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AP: Malta OKs same-sex marriages over Catholic Church protest


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https://apnews.com/f4ba5657ef884586a1df5ec3a0624ce0?utm_campaign=SocialFlow&utm_source=Twitter&utm_medium=AP

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Malta OKs same-sex marriages over Catholic Church protest

 

Lawmakers in predominantly Roman Catholic Malta legalized same-sex marriage Wednesday, joining much of Western Europe by replacing the traditional “you are now husband and wife” declaration in civil ceremonies with “you are now spouses.”

 

Only one lawmaker out of 67 in the Maltese parliament voted against the legislation, signaling its broad support on the island nation despite opposition from the Catholic Church.

Nationalist lawmaker Edwin Vassallo cited his Catholic faith and its incompatibility with what he called a “morally unacceptable” law.


“As a Christian politician I cannot leave my conscience outside the door” when voting, Vassallo said.

 

The Labor government had promised to introduce the bill as its first law after winning a second term last month. Both opposition parties supported it, ensuring its passage.

Prime Minister Joseph Muscat hailed the “historic” vote, saying it showed Maltese society had reached “an unprecedented level of maturity.”

 

“We live in a society where we can all say ‘we are equal,’” Muscat said as a celebration erupted outside his office in Valletta, the capital.

 

Indeed, the law’s passage marked the latest evidence of the transformation of the once-conservative nation of about 440,000 people, where divorce was illegal until 2011.

 

While abortion remains banned in Malta, adoption by same-sex couples has been legal since civil unions were introduced in 2014. Last year, the number of exclusively civil marriages eclipsed the number of church weddings for the first time.

 

Archbishop Charles Scicluna had opposed the same-sex marriage law, reflecting the church’s longstanding view that marriage can only be between a man and woman.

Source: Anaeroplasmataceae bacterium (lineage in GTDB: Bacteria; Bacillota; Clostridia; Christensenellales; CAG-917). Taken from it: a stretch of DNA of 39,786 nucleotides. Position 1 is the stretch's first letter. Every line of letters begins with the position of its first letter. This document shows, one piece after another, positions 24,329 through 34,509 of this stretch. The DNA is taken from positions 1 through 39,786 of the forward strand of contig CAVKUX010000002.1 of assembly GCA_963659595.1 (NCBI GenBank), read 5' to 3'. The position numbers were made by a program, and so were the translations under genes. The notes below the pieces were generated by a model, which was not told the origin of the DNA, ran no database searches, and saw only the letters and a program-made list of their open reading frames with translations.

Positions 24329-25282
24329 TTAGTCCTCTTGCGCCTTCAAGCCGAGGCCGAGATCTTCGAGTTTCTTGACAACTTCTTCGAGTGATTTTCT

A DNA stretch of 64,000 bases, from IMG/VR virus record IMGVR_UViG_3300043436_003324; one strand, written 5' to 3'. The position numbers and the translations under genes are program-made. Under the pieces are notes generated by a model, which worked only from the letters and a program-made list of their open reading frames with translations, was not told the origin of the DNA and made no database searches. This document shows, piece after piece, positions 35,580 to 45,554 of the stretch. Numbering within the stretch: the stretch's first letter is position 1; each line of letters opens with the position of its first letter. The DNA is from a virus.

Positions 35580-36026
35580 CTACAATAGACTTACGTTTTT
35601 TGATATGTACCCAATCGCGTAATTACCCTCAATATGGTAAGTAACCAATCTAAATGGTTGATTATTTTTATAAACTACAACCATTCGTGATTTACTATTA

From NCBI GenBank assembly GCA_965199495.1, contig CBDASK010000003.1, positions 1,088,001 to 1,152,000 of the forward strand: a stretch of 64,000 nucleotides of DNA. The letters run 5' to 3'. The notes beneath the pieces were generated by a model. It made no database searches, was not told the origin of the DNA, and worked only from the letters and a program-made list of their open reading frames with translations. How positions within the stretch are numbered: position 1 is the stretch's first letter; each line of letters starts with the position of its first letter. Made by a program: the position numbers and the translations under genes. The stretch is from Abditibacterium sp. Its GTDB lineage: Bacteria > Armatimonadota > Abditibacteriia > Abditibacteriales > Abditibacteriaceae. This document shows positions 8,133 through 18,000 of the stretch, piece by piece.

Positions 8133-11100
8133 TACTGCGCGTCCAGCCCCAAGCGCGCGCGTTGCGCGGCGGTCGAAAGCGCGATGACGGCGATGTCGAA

“I can decide that a carob and an orange should no longer be called by their name,” he said in a homily a few days after parliament started debating the legislation. “But a carob remains a carob and an orange remains an orange. And marriage, whatever the law says, remains an eternal union exclusive to a man and a woman.”

 

 

https://en.wikipedia.org/wiki/Same-sex_marriage

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As of 11 July 2017, same-sex marriage is legally recognized (nationwide or in some parts) in the following countries: Argentina, Belgium, Brazil, Canada, Colombia, Denmark, Finland, France, Iceland, Ireland, Luxembourg, Mexico,[nb 1] the Netherlands,[nb 2] New Zealand,[nb 3] Norway, Portugal, South Africa, Spain, Sweden, the United Kingdom,[nb 4] the United States[nb 5] and Uruguay. Same-sex marriage is likely to soon become legal in Taiwan, after a constitutional court ruling in May 2017.[1] Furthermore, legislation allowing same-sex marriage in Germany and Malta has passed the German and the Maltese legislatures respectively and both laws are expected to go into effect in late 2017.[2][3] Polls show rising support for legally recognizing same-sex marriage in the Americas, Australia and most of Europe.[4][5][6] However, as of 2017, South Africa is the only African country where same-sex marriage is recognized. Taiwan would become the first country in Asia to legalize same-sex marriage if the Civil Code is amended. Israel and Armenia recognise same-sex marriages performed overseas for some purposes.[7][8]

 

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